Vince Broderick

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Vince Broderick
Personal information
Full name Vincent Broderick
Born (1920-08-17)17 August 1920
Bacup, Lancashire, England
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Winchester, Hampshire, England
Nickname Brod, Vince
Batting style Left-handed
Bowling style Slow Left-arm orthodox
Role All-rounder
Domestic team information
Years Team
1939–1957 Northamptonshire
1949 MCC
Career statistics
Competition FC
Matches 253
Runs scored 7530
Batting average 22.14
100s/50s 6/32
Top score 190
Balls bowled 38765
Wickets 548
Bowling average 27.38
5 wickets in innings 23
10 wickets in match 4
Best bowling 9/35
Catches/stumpings 65/–
Source: CricketArchive, 27 November 2010

Vincent Broderick (17 August 1920 – 14 November 2010), known as Vince Broderick, was an English cricketer who played for Northamptonshire and briefly for the MCC. Considered an All-rounder, Broderick is notable for having the third best bowling figures in a single innings in Northamptonshire history. This career best of 9-35 came in 1948 against Sussex at Horsham. He was born at Bacup, Lancashire.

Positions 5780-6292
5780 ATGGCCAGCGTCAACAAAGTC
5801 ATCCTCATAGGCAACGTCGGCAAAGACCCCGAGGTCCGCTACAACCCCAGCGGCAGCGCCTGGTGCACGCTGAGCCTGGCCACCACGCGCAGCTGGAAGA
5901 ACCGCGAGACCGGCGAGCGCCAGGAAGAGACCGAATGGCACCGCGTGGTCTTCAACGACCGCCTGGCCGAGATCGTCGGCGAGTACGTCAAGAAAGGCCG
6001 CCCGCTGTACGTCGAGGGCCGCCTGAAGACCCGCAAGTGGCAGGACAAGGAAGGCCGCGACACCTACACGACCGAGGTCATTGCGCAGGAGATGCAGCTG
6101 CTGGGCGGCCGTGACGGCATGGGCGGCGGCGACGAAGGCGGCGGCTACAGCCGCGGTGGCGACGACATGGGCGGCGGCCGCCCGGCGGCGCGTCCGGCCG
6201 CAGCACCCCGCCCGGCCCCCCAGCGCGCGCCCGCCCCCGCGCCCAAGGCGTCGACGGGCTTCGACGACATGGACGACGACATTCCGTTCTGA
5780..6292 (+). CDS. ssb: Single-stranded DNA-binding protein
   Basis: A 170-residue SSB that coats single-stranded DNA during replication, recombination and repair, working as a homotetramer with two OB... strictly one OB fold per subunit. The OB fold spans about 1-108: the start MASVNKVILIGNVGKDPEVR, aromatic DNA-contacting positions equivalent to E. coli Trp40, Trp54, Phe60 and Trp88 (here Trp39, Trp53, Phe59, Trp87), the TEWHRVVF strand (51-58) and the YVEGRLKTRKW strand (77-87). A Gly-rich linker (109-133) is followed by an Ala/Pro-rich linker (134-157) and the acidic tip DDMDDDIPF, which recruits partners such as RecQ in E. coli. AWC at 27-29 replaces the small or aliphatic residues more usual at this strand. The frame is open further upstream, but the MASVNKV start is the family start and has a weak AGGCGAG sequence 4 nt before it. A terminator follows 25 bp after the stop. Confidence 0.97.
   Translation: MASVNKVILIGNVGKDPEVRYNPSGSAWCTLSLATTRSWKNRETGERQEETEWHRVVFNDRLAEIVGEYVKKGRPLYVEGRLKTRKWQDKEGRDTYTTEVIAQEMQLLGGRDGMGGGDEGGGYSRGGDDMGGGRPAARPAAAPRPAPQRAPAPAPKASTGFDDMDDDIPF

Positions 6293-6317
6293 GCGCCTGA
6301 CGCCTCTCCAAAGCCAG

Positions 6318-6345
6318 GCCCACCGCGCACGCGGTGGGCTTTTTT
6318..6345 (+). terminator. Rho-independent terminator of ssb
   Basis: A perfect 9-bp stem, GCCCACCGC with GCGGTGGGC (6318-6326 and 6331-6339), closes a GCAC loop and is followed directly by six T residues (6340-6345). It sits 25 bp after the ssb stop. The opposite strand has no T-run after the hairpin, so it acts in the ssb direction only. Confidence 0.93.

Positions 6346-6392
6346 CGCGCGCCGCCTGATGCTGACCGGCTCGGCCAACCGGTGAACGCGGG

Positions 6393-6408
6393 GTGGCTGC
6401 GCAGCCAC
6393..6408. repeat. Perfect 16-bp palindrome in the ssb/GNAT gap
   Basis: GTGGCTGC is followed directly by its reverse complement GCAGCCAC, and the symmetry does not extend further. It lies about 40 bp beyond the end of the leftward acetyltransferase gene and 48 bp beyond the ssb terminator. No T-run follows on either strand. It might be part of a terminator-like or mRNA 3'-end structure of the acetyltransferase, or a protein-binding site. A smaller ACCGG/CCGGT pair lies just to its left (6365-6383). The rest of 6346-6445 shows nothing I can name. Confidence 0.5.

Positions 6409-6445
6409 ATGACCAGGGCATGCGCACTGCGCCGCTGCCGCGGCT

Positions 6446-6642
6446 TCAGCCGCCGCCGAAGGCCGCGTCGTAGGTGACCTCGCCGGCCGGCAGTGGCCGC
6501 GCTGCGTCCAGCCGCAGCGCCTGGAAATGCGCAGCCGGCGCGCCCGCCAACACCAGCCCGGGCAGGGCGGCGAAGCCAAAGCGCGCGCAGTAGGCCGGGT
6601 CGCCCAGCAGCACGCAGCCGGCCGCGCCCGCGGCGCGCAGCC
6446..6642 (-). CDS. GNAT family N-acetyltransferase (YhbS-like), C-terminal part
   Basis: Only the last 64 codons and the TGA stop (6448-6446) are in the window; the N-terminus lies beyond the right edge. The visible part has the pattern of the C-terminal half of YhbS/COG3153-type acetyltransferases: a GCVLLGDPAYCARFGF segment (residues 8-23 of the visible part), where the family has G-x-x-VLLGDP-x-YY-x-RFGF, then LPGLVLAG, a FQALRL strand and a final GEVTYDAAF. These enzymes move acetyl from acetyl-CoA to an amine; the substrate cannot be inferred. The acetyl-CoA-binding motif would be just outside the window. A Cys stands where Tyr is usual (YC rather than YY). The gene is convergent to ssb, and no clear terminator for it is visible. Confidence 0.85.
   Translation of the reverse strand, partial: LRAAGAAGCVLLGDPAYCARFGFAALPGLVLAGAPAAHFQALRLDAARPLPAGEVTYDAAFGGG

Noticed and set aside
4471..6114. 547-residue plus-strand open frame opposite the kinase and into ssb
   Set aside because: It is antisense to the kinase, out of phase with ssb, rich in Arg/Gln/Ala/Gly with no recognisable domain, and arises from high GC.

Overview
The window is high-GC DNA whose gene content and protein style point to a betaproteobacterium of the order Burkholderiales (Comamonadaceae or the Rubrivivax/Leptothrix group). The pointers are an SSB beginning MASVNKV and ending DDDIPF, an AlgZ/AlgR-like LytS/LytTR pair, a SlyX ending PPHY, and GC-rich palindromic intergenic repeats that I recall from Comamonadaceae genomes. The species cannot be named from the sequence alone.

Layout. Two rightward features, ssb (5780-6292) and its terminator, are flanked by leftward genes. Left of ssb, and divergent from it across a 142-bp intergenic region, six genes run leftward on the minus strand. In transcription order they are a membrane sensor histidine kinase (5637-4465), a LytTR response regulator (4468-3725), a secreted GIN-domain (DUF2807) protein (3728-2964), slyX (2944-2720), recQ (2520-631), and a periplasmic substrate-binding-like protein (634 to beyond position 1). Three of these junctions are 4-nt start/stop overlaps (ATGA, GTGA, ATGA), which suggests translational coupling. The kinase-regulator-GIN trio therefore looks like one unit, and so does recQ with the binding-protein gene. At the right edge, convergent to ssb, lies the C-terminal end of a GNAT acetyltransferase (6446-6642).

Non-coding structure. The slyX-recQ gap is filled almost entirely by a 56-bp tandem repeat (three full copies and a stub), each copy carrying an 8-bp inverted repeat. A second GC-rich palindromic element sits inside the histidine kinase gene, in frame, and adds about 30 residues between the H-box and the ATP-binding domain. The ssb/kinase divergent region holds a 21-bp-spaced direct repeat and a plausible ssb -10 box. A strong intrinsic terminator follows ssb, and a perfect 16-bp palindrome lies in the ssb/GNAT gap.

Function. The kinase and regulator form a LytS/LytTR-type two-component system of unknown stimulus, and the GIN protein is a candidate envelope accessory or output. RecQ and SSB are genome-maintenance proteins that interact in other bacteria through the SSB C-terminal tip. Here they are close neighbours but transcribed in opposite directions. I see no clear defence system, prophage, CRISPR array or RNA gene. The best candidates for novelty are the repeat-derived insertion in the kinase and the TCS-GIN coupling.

Broderick was taken on by Northamptonshire's groundstaff in 1939, earning £3 a week. He made his first-class debut - a draw in which he recorded bowling figures of 1-46 and was bowled for a duck - against Glamorgan at Cardiff. This match happened just a few days before the German invasion of Poland. Resuming his career after the war, Broderick became a regular in the team throughout the 1947 season, claiming 75 wickets including 8-16 against Derbyshire at the Town Ground in Rushden. 1948 not only brought Broderick his career best bowling figures on a drying pitch, he also registered his first two centuries against Warwickshire and Essex. After this Broderick began to become more successful as a batsman as his bowling became less prolific. In 1953 he recorded his career best batting score of 190 in a first wicket Partnership of 361 with Buddy Oldfield at Peterborough, this partnership remained a county record until 1996. In 1957 Broderick retired from first-class cricket, taking charge of Northamptonshire's Second XI before coaching at Winchester College until 1987.

Remaining in Winchester and in his later years living at Colden Common just outside the city, Broderick was a regular at the Wykeham Arms in the city for more than 50 years. He died on 14 November 2010.[1][2]


External links